Why It Could Fail:
Virtually all of the reports surrounding ParaNorman focus on the technical wizardry and little has been stated about the story. Much of this has to do with the film not having been seen by anyone outside of the production team. While the “Zombies-take-New England” storyline seems fresh in this venue, the haphazard cast of characters surrounding Norman could be underdeveloped and little more than stock supporting characters. If there is not an adequate balance of character development and an original take on the genre, all those stunning visuals will only take the film, and audiences, so far.
Without having received its badge of (dis)honor from the Ratings Board, we are left to ponder whether ParaNorman will be suitable for younger audiences or not. The film appears to be quite dark and intense with its Donovan-led teaser, causing one 6-year old of mine to recoil and say, with a great deal of convinction, that she did not want to see it. While this may seem a ticky-tack concern, ParaNorman may not go far enough for those anticipating something PG-13 oriented. Even with a PG rating, in turn telling families the film is suitable for younger audiences, families may stay away for fears that ParaNorman is too dark and could induce nightmares. Focus has a tricky marketing plan to navigate when the film is finally screened in its final form.
Additionally, only two family films open wide in August and they both arrive on the same day. Disney’s oft-delayed The Odd Life of Timothy Green will attempt to woo audiences away from the darker-tinged ParaNorman. If the film hits, it does not have animated competition until Finding Nemo 3D and Hotel Transylvania arrive in mid-September. If it falters, ParaNorman may be a distant memory when the gothic-tinged Adam Sandler-produced Transylvania arrives.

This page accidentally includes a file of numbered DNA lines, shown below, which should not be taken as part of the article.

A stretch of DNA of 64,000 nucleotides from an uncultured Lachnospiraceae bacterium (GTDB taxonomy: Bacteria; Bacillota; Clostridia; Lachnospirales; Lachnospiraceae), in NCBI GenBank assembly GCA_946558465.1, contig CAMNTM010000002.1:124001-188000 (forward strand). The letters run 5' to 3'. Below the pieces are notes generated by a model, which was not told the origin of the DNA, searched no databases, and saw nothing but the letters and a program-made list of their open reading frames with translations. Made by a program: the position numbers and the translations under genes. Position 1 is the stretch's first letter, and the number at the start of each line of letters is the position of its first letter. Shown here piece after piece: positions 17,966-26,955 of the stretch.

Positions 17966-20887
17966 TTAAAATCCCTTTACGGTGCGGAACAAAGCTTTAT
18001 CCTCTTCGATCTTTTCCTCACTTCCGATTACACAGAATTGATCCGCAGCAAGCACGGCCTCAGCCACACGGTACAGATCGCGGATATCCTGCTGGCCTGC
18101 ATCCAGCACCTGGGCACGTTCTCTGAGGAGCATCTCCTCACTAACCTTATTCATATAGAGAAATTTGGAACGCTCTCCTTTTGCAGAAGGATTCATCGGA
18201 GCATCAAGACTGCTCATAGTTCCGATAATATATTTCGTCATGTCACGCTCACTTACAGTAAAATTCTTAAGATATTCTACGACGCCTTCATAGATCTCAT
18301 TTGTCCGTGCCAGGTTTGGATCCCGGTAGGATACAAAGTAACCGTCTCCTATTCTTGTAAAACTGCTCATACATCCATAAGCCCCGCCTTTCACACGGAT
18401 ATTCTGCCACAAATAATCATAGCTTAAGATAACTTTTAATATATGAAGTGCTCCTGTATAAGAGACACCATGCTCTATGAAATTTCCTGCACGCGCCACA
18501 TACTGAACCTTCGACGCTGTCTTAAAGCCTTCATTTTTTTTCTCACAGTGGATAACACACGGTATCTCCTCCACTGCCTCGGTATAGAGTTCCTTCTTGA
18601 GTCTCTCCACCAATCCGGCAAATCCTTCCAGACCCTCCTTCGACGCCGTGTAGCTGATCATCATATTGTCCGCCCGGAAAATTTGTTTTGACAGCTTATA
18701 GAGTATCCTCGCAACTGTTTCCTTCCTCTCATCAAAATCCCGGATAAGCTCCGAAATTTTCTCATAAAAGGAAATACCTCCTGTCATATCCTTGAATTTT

ParaNorman may need a large field of animated features to trigger the “More-than-3” rule for this year’s Animated Feature Film Oscar in 2011. Already competing against the highly anticipated Brave for Disney/Pixar, DreamWorks’ massive hit Dr. Seuss’ The Lorax, the upcoming Madagascar 3 and Ice Age 4, plus Tim Burton’s return to stop-motion animation, Frankenweenie, Studio Ghibli’s The Secret World of Arrietty, the massively-budgeted Rise Of The Guardians, and a certain left-field foreign entry or two, ParaNorman does not have an automatic lock for a nomination. Stop-motion animation is not disliked by the Animation Branch necessarily, but only one stop-motion animated feature film has ever won an Oscar – Wallace and Gromit and the Curse of the Were-Rabbit, and only three other films have been nominated – Coraline, The Fantastic Mr. Fox and the aforementioned …Corpse Bride.
The film opens in theaters on August 17, 2012 in wide release opposite The Expendables 2, The Odd Life Of Timothy Green, and Sparkle and will be distributed by Focus Features.
Best Animated Feature (Chris Butler, Sam Fell)
Best Original Screenplay (Chris Butler)
Best Original Score (Jon Brion)
Best Sound Editing (TBD)
Best Sound Mixing (TBD)
Best Film Editing (Christopher Murrie)
Best Visual Effects (TBD)
In all honesty, stop-motion animation fails to gain any consideration from the Visual Effects branch and Jon Brion is not a composer in the “inner circle” of the Music Branch. With Best Animated Feature carrying the best opportunity for a nod, the film’s subject matter does lend itself to Sound Editing and Sound Mixing consideration. If the film’s story and pacing is as good as its visual promises, Chris Butler could become a double nominee with a Screenplay nod; although if an animated film is on pace to score a Screenplay nod, look to Brave, based on Pixar’s track record in the screenplay categories.